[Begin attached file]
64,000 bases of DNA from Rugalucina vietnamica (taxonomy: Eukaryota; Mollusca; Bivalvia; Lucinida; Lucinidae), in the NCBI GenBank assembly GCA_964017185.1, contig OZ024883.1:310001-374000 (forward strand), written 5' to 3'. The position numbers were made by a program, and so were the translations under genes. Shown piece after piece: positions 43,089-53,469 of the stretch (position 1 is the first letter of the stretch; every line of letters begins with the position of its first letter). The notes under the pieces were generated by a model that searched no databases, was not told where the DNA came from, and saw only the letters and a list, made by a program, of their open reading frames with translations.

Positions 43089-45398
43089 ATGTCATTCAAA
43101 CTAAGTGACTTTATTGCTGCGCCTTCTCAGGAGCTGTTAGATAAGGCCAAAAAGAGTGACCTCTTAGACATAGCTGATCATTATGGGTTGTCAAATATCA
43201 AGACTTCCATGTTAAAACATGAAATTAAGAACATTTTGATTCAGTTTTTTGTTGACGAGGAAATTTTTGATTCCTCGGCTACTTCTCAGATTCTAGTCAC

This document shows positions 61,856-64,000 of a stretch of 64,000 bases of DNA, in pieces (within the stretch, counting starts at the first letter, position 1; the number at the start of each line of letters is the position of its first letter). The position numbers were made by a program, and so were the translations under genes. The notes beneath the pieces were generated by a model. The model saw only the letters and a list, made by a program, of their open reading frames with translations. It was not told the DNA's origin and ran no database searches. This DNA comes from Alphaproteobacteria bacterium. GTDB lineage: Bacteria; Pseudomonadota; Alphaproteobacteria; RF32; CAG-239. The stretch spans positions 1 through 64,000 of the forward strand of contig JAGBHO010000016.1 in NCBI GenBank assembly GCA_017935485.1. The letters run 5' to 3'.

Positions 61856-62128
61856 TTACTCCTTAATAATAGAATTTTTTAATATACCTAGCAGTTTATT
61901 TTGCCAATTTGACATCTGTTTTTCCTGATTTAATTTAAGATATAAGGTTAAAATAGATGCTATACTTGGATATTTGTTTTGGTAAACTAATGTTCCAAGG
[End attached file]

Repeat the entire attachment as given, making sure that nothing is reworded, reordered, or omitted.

64,000 bases of DNA from Rugalucina vietnamica (taxonomy: Eukaryota; Mollusca; Bivalvia; Lucinida; Lucinidae), in the NCBI GenBank assembly GCA_964017185.1, contig OZ024883.1:310001-374000 (forward strand), written 5' to 3'. The position numbers were made by a program, and so were the translations under genes. Shown piece after piece: positions 43,089-53,469 of the stretch (position 1 is the first letter of the stretch; every line of letters begins with the position of its first letter). The notes under the pieces were generated by a model that searched no databases, was not told where the DNA came from, and saw only the letters and a list, made by a program, of their open reading frames with translations.

Positions 43089-45398
43089 ATGTCATTCAAA
43101 CTAAGTGACTTTATTGCTGCGCCTTCTCAGGAGCTGTTAGATAAGGCCAAAAAGAGTGACCTCTTAGACATAGCTGATCATTATGGGTTGTCAAATATCA
43201 AGACTTCCATGTTAAAACATGAAATTAAGAACATTTTGATTCAGTTTTTTGTTGACGAGGAAATTTTTGATTCCTCGGCTACTTCTCAGATTCTAGTCAC

This document shows positions 61,856-64,000 of a stretch of 64,000 bases of DNA, in pieces (within the stretch, counting starts at the first letter, position 1; the number at the start of each line of letters is the position of its first letter). The position numbers were made by a program, and so were the translations under genes. The notes beneath the pieces were generated by a model. The model saw only the letters and a list, made by a program, of their open reading frames with translations. It was not told the DNA's origin and ran no database searches. This DNA comes from Alphaproteobacteria bacterium. GTDB lineage: Bacteria; Pseudomonadota; Alphaproteobacteria; RF32; CAG-239. The stretch spans positions 1 through 64,000 of the forward strand of contig JAGBHO010000016.1 in NCBI GenBank assembly GCA_017935485.1. The letters run 5' to 3'.

Positions 61856-62128
61856 TTACTCCTTAATAATAGAATTTTTTAATATACCTAGCAGTTTATT
61901 TTGCCAATTTGACATCTGTTTTTCCTGATTTAATTTAAGATATAAGGTTAAAATAGATGCTATACTTGGATATTTGTTTTGGTAAACTAATGTTCCAAGG